In ListE and ListU, all three outcomes: Heads&Monday, Tails&Monday, Tails&Tuesday are spread randomly. But in the ListSB outcome, Tails&Tuesday is always preceded by Tails&Monday. This is because all three models assume that Beauty’s previous and next awakenings happen independently of each other, while in the experiment itself, there is an order between them.

So, of course these models are applicable to some different problems where the condition of independence is satisfied. And now we should be able to see the wrong assumption in all three models. They treat current awakening as somehow sampled, assuming that Monday and Tuesday and, therefore, Heads&Monday, Tails&Monday, Tails&Tuesday are mutually exclusive outcomes from which a sample space can be constructed. However, they are not. Monday and Tuesday are ordered and thus not mutually exclusive.

Probability and Time

It may not be immediately clear why Monday and Tuesday are not mutually exclusive in Sleeping Beauty. It intuitively feels that they have to be exclusive because they are separated by time. But this is a confusion between a layman understanding of mutual exclusivity and a probability theoretic one. And the core difference is in how our intuition and probability theory treat the concept of time.

For us, time is a continuous stream, where the next moment depends on the previous one due to causality.

For probability theory, time is discrete and every moment is independent from another. It’s a purely logical entity without any physical connotations. “Next moment in time” simply means “next iteration of the experiment”.

Mutually exclusive events, according to probability theory, are events that can’t happen in the same iteration of the experiment—exclusive in “logical time” and not “physical time”.

Consider the Single-Awakening problem from the previous post. We can reformulate it so that instead of Monday and Tuesday awakenings there were awakenings in two different rooms:

If the coin comes Heads, Sleeping Beauty is awakened in Room 1. If the coin comes Tails, Sleeping Beauty is either awakened in Room 1 with 50% chance, or in Room 2, otherwise.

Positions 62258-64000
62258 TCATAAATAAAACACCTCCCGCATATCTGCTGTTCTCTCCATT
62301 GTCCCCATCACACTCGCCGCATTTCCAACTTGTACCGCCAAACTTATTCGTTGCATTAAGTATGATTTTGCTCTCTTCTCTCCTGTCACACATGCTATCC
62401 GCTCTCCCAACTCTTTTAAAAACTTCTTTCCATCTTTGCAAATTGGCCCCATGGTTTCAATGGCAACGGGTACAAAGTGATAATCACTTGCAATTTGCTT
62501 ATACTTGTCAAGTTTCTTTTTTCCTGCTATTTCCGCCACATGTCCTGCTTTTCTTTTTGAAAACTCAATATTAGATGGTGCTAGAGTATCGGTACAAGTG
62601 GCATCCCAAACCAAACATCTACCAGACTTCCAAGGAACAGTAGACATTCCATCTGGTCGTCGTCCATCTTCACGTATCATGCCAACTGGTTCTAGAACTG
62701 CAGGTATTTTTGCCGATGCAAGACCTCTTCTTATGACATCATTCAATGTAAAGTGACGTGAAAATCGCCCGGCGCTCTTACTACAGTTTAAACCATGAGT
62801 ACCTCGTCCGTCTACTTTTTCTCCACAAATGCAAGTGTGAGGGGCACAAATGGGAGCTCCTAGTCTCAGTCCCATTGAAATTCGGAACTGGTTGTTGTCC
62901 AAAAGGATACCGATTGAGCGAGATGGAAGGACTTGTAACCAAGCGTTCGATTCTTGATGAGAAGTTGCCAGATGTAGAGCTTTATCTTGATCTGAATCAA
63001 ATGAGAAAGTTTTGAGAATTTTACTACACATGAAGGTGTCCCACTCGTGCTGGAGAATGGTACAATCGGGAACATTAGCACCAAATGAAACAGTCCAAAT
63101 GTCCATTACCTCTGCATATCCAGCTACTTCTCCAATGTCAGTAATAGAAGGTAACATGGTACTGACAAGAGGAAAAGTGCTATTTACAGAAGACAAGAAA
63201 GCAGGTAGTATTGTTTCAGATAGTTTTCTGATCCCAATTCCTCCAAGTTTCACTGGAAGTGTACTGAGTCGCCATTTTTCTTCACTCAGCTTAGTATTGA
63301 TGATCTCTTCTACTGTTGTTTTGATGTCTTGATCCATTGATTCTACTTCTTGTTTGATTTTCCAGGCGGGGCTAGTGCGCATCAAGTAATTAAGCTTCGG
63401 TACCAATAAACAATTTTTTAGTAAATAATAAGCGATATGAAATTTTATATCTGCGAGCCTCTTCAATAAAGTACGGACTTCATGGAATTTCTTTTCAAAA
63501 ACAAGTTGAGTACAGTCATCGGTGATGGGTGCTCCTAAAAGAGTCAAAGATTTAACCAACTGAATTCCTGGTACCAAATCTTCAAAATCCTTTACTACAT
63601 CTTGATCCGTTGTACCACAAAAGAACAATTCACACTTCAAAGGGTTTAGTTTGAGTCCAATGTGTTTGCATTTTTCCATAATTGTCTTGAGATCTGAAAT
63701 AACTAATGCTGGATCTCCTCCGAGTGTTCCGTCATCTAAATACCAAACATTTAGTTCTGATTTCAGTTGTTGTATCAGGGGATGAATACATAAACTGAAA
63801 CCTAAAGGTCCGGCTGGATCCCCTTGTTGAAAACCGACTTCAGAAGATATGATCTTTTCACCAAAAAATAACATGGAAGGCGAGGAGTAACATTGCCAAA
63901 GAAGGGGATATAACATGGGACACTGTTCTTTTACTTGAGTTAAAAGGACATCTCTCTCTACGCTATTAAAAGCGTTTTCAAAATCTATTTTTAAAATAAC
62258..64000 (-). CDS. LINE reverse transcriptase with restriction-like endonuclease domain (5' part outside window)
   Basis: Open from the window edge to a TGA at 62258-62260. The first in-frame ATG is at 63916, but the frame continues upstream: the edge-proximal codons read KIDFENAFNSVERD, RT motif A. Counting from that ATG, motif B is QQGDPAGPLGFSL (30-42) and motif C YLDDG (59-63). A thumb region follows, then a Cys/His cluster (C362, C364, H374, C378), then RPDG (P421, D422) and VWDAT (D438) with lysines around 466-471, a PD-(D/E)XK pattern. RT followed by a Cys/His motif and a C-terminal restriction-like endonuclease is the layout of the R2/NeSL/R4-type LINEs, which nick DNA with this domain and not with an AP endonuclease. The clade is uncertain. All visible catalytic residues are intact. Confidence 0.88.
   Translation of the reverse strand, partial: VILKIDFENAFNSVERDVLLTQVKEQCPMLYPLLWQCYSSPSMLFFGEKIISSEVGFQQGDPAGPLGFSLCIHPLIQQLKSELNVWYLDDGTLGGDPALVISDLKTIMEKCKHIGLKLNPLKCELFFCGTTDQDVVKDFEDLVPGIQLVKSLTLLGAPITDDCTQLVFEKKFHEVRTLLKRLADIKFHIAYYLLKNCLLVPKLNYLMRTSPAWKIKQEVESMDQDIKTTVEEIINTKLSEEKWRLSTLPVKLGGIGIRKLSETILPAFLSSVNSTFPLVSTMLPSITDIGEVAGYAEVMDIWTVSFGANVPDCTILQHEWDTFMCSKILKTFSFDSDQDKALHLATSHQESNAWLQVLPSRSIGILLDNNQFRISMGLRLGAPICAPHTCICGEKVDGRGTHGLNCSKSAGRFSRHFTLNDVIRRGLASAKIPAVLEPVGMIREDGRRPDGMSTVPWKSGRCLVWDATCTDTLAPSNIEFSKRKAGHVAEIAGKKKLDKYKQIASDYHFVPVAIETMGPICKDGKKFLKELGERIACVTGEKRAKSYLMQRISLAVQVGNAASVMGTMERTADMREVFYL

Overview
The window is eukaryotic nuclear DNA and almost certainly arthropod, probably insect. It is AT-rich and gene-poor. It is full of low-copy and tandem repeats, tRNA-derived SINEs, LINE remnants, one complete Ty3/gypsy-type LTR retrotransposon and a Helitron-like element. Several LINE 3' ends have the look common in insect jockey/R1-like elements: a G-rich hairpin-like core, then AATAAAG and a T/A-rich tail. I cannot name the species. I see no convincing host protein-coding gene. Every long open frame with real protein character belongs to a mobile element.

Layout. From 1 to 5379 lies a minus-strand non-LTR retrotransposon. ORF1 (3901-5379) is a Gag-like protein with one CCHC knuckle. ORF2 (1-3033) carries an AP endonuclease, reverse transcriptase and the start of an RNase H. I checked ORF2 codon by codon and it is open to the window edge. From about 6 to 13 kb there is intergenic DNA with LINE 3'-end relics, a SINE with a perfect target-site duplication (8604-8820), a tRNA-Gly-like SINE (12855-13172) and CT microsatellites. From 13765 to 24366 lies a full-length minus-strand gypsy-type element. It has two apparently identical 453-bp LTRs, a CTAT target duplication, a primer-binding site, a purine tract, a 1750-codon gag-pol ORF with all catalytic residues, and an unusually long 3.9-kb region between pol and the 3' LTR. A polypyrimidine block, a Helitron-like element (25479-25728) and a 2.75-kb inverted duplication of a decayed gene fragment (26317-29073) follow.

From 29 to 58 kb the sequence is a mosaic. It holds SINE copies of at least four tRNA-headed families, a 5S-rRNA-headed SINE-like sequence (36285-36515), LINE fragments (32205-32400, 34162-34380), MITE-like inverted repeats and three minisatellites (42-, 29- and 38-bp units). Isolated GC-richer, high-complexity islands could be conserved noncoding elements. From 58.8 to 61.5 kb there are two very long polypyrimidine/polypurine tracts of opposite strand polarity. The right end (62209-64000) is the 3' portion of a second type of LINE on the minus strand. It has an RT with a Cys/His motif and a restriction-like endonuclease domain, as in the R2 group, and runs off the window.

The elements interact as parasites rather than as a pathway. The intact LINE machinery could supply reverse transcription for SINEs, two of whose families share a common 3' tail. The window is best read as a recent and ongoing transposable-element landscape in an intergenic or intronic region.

Even if we make sure to awaken the Beauty at the same physical time on Heads and on Tails the outcomes Heads&Room1, Tails&Room1 and Tails&Room2 are still mutually exclusive for the sake of probability theory. Uncertainty about physical time is treated by probability theory exactly the same way as uncertainty about physical space. What really matters is that only one particular outcome happens in a particular iteration of experiment.

Likewise, consider this elementary case:

If the coin comes Heads, you get five dollars on the next day.

Is getting five dollars mutually exclusive with coin being Heads? Of course not! On the contrary, it’s a direct consequence of it. The fact that there is a time delay obviously is irrelevant from probability theoretic standpoint.

So why the confusion with Sleeping Beauty problem? Why do we suddenly decide that Tails&Monday and Tails&Tuesday are mutually exclusive?

Effects of Amnesia

Some level of confusion is definitely added by the fact that Sleeping Beauty is experiencing amnesia between awakenings. I hope that no one seriously assumes that it somehow changes the statistical properties of the setting. But it may seem that the Beauty has to reason as if Monday and Tuesday are exclusive, anyway, based on the knowledge available to her.

After all, the Beauty doesn’t know which awakening is which, she can’t distinguish them better than chance. And probability is in the mind, it’s about modelling uncertainty. In case of lack of any information, we default to the equiprobable prior.